MEXICO CITY — A massive fireball that engulfed people scooping up spilling fuel from a pipeline ruptured by thieves in central Mexico killed 21 people and badly burned 71 others in what was a chronicle of a tragedy foretold.
It came just three weeks after new President Andres Manuel Lopez Obrador launched an offensive against fuel theft gangs that drilled dangerous, illegal taps into pipelines an astounding 12,581 times in the first 10 months of 2018, an average of about 42 per day.
With crowds of townspeople often involved, either aiding thieves or collecting spilled fuel in primitive containers, it was only a matter of time before a fire occurred.
In fact, they have occurred before, but seldom with the scale and horrifying death toll of Friday’s fire in the state of Hidalgo, which came as people collected the spilled gasoline in buckets, plastic jugs and garbage cans.
The leak was caused by an illegal pipeline tap in the small town of Tlahuelilpan, about 62 miles (100 kilometres) north of Mexico City, according to state oil company Petroleos Mexicanos, or Pemex.
Video footage showed dozens of residents in an almost festive atmosphere as whole families gathered in a field as a geyser of fuel spouted dozens of feet into the air from the tap.
Footage then showed flames shooting high into the air against a night sky and the pipeline ablaze. Screaming people ran from the flames, some themselves burning and waving their arms.
Hidalgo Gov. Omar Fayad said 21 people were killed immediately and 71 suffered burns in the blast at the duct that carries fuel – apparently gasoline – from the Gulf coast to Tula, a city just north of Mexico City.
Pemex attributed the blaze to “the manipulation of an illegal tap.”
Hidalgo state police said the leak was first reported at about 5:00 p.m. local time.
“There was a report that residents were on the scene trying to obtain fuel,” according to a police report. Two hours later, the pipeline burst into flames.
And another pipeline burst into flames in the neighbouring state of Queretaro on Friday, because of another illegal tap. Pemex said the fire near the city of San Juan del Rio was “in an unpopulated area and there is no risk to human beings.”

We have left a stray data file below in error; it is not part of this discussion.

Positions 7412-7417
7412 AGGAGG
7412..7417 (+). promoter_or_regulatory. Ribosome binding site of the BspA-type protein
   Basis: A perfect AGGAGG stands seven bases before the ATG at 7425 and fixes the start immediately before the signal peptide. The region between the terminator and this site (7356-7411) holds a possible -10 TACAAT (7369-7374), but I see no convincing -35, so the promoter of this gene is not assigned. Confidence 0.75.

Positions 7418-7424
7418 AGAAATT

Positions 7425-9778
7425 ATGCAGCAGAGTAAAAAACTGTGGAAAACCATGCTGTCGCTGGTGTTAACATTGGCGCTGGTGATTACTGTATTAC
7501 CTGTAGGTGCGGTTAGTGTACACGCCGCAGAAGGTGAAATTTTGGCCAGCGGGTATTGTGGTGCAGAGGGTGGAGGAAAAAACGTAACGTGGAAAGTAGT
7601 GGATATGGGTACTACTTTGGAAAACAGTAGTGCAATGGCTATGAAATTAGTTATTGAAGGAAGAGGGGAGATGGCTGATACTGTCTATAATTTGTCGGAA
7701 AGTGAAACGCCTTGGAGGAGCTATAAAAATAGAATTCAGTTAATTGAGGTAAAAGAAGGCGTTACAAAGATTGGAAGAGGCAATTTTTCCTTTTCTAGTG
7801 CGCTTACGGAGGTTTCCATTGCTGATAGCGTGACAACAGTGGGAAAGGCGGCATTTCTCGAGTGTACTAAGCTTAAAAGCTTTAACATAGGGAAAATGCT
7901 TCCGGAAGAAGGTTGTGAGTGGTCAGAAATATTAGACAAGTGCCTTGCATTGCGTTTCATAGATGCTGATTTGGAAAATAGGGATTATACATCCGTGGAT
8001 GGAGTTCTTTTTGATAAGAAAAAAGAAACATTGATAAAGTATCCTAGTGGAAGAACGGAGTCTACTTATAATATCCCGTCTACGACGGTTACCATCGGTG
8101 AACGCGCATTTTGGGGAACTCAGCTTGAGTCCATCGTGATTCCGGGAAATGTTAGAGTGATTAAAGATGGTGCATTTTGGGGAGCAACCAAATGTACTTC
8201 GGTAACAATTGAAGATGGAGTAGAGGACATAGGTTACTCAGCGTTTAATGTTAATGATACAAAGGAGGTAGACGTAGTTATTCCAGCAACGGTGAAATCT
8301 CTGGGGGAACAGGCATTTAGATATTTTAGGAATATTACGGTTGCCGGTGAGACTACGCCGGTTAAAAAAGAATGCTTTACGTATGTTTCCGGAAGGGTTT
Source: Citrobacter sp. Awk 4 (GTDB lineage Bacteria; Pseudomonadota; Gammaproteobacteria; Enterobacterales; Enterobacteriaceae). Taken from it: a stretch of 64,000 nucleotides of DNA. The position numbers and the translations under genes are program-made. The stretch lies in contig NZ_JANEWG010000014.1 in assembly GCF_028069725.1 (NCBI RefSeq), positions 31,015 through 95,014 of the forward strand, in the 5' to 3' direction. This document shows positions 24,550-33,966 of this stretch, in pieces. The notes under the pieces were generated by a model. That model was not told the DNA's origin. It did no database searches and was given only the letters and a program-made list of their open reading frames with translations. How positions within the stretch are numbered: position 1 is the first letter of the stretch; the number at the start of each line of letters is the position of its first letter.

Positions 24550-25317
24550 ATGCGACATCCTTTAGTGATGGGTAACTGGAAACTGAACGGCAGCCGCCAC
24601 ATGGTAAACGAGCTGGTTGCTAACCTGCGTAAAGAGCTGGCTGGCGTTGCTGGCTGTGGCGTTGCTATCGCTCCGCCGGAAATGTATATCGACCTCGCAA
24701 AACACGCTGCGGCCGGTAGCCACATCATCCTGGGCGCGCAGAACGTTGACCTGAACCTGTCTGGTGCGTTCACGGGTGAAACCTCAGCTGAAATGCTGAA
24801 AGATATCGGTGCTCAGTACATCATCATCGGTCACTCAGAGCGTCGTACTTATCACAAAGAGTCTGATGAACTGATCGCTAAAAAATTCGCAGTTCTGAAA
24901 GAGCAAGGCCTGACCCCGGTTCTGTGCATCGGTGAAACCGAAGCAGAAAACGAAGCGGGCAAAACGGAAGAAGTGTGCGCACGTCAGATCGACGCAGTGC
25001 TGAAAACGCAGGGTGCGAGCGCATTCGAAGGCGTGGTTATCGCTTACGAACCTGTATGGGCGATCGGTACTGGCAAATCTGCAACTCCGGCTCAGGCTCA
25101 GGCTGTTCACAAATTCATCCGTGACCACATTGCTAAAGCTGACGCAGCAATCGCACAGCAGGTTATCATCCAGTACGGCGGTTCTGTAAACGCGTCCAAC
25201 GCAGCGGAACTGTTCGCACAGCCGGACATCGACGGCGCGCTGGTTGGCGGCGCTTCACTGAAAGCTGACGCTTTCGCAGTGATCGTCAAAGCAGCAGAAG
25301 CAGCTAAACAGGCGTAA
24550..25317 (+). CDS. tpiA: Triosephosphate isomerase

In December 2010, authorities blamed oil thieves for a pipeline explosion in a central Mexico near the capital that killed 28 people, including 13 children.
That blast burned people and scorched homes, affecting 5,000 residents in an area six miles (10 kilometres) wide in San Martin Texmelucan.
The blast will further focus attention on Lopez Obrador’s fight against the $3 billion per-year illegal fuel theft industry.
“I greatly lament the grave situation Tlahuelilpan is suffering because of the explosion of the duct,” Lopez Obrador tweeted. He called on all branches of government to assist the victims.
He launched the offensive after taking office Dec. 1, deploying 3,200 marines to guard pipelines and refineries. His administration also shut down pipelines to detect and deter illegal taps, relying more on delivering fuel by tanker truck. There aren’t enough trucks, however, and long lines at gas stations have plagued several states.
But Lopez Obrador faces resistance in his battle against fuel theft. Gangs have been able to win the loyalty of whole neighbourhoods, using free gasoline and getting locals to act as lookouts and confront military patrols carrying out raids against the thefts.
It is unclear whether Friday’s tragedy will turn the tide of opinion against the gangs in the impoverished villages that lie above the underground pipelines.
“I am calling on the entire population not to be accomplices to fuel theft,” Fayad wrote. “What happened today in Tlahuelilpan must never happen again.”
Mark Stevenson, The Associated Press